To date, no information has been published on the effectiveness of inactivated whole-virus COVID-19 vaccines plus heterologous booster against symptomatic infection and severe outcomes (hospitalization or death) during the dominance of the SARS-CoV-2 Omicron variant period. We evaluated the vaccine effectiveness (VE) of CoronaVac plus BNT162b2 booster during the period of dominance of the Omicron variant in Brazil (January to April 2022). Using a test-negative design, we analysed data for 2,471,576 individuals tested during the Omicron variant's dominant period using a nationally linked database from Brazil. Compared to unvaccinated, vaccinees maintained protection against severe outcomes, with an estimated VE of 84.1% (95% CI:83.2-84.9) at more than 120 days after BNT162b2 booster. Furthermore, while we detected a high level of protection against severe outcomes for individuals up to 79 years old, waning was observed for individuals aged ≥80 years, with VE decreasing from 81.3% (95% CI:77.9-84.2) at 31-60 days to 72.9% (95% CI:70.6-75.1) at 120 days or more after the booster dose. However, no significant protection against symptomatic infection was observed at this time period. In conclusion, except for individuals aged ≥80 years, CoronaVac plus a BNT162b2 booster dose offered high and durable protection against severe outcomes due to Omicron.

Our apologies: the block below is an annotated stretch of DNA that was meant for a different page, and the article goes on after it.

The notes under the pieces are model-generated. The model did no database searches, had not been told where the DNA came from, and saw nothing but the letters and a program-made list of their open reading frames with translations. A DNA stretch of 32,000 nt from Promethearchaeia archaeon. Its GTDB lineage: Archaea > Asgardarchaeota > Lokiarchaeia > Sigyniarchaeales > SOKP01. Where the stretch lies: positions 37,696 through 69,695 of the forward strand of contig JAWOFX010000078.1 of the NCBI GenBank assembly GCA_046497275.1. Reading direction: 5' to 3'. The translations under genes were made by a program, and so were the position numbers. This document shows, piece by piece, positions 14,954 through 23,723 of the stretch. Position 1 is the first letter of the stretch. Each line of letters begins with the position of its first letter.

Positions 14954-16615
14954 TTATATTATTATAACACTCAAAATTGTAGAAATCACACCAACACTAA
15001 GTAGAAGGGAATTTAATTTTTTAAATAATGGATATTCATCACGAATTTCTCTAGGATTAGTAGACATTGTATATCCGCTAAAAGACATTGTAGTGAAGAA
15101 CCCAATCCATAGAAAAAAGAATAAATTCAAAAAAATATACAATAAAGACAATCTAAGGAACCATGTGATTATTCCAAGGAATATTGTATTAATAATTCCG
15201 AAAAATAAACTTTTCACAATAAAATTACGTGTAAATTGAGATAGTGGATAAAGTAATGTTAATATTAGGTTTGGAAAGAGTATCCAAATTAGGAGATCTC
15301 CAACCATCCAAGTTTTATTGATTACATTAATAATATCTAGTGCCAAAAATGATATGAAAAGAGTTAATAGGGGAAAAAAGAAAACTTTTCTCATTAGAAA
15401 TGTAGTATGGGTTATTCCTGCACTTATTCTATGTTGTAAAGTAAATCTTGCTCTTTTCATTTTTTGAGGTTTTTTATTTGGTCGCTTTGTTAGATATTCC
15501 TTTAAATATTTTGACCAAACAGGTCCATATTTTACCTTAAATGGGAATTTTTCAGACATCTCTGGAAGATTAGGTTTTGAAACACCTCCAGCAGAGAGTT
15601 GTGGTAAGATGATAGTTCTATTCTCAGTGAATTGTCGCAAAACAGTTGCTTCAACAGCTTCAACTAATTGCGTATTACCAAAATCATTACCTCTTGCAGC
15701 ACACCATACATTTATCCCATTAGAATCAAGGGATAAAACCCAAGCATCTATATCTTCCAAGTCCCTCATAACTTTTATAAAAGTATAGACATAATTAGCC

Subject(s)
COVID-19 Vaccines , COVID-19 , BNT162 Vaccine , Brazil/epidemiology , COVID-19/epidemiology , COVID-19/prevention & control , Humans , SARS-CoV-2
12.
J Epidemiol Community Health ; 2022 Jul 11.
Article in English | MEDLINE | ID: covidwho-1932784

ABSTRACT

BACKGROUND: Concern remains about how occupational SARS-CoV-2 risk has evolved during the COVID-19 pandemic. We aimed to ascertain occupations with the greatest risk of SARS-CoV-2 infection and explore how relative differences varied over the pandemic. METHODS: Analysis of cohort data from the UK Office of National Statistics COVID-19 Infection Survey from April 2020 to November 2021. This survey is designed to be representative of the UK population and uses regular PCR testing. Cox and multilevel logistic regression were used to compare SARS-CoV-2 infection between occupational/sector groups, overall and by four time periods with interactions, adjusted for age, sex, ethnicity, deprivation, region, household size, urban/rural neighbourhood and current health conditions. RESULTS: Based on 3 910 311 observations (visits) from 312 304 working age adults, elevated risks of infection can be seen overall for social care (HR 1.14; 95% CI 1.04 to 1.24), education (HR 1.31; 95% CI 1.23 to 1.39), bus and coach drivers (1.43; 95% CI 1.03 to 1.97) and police and protective services (HR 1.45; 95% CI 1.29 to 1.62) when compared with non-essential workers. By time period, relative differences were more pronounced early in the pandemic. For healthcare elevated odds in the early waves switched to a reduction in the later stages. Education saw raises after the initial lockdown and this has persisted. Adjustment for covariates made very little difference to effect estimates. CONCLUSIONS: Elevated risks among healthcare workers have diminished over time but education workers have had persistently higher risks. Long-term mitigation measures in certain workplaces may be warranted.

13.
Int J Environ Res Public Health ; 19(11)2022 05 24.
Article in English | MEDLINE | ID: covidwho-1911308

ABSTRACT